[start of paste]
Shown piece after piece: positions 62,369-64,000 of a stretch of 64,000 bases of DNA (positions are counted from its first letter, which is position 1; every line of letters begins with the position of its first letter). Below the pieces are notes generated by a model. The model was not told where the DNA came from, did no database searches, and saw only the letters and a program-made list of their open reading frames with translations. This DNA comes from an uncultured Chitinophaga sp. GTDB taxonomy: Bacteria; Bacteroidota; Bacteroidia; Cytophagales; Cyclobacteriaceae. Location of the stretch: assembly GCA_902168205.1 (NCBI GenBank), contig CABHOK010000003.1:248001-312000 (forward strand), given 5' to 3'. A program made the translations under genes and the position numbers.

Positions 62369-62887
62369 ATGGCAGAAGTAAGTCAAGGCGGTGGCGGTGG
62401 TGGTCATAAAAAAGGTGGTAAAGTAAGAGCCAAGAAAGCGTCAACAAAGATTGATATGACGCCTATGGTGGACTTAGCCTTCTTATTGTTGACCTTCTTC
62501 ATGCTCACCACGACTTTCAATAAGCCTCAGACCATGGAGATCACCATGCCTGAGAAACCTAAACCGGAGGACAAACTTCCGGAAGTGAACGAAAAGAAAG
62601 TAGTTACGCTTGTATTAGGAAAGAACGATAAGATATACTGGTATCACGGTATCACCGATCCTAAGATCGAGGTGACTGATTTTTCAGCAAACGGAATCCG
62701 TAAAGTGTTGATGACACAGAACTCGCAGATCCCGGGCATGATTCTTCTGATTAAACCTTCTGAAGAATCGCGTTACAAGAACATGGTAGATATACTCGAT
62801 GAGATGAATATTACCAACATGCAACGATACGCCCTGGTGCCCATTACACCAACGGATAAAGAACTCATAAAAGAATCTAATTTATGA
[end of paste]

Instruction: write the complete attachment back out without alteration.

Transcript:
Shown piece after piece: positions 62,369-64,000 of a stretch of 64,000 bases of DNA (positions are counted from its first letter, which is position 1; every line of letters begins with the position of its first letter). Below the pieces are notes generated by a model. The model was not told where the DNA came from, did no database searches, and saw only the letters and a program-made list of their open reading frames with translations. This DNA comes from an uncultured Chitinophaga sp. GTDB taxonomy: Bacteria; Bacteroidota; Bacteroidia; Cytophagales; Cyclobacteriaceae. Location of the stretch: assembly GCA_902168205.1 (NCBI GenBank), contig CABHOK010000003.1:248001-312000 (forward strand), given 5' to 3'. A program made the translations under genes and the position numbers.

Positions 62369-62887
62369 ATGGCAGAAGTAAGTCAAGGCGGTGGCGGTGG
62401 TGGTCATAAAAAAGGTGGTAAAGTAAGAGCCAAGAAAGCGTCAACAAAGATTGATATGACGCCTATGGTGGACTTAGCCTTCTTATTGTTGACCTTCTTC
62501 ATGCTCACCACGACTTTCAATAAGCCTCAGACCATGGAGATCACCATGCCTGAGAAACCTAAACCGGAGGACAAACTTCCGGAAGTGAACGAAAAGAAAG
62601 TAGTTACGCTTGTATTAGGAAAGAACGATAAGATATACTGGTATCACGGTATCACCGATCCTAAGATCGAGGTGACTGATTTTTCAGCAAACGGAATCCG
62701 TAAAGTGTTGATGACACAGAACTCGCAGATCCCGGGCATGATTCTTCTGATTAAACCTTCTGAAGAATCGCGTTACAAGAACATGGTAGATATACTCGAT
62801 GAGATGAATATTACCAACATGCAACGATACGCCCTGGTGCCCATTACACCAACGGATAAAGAACTCATAAAAGAATCTAATTTATGA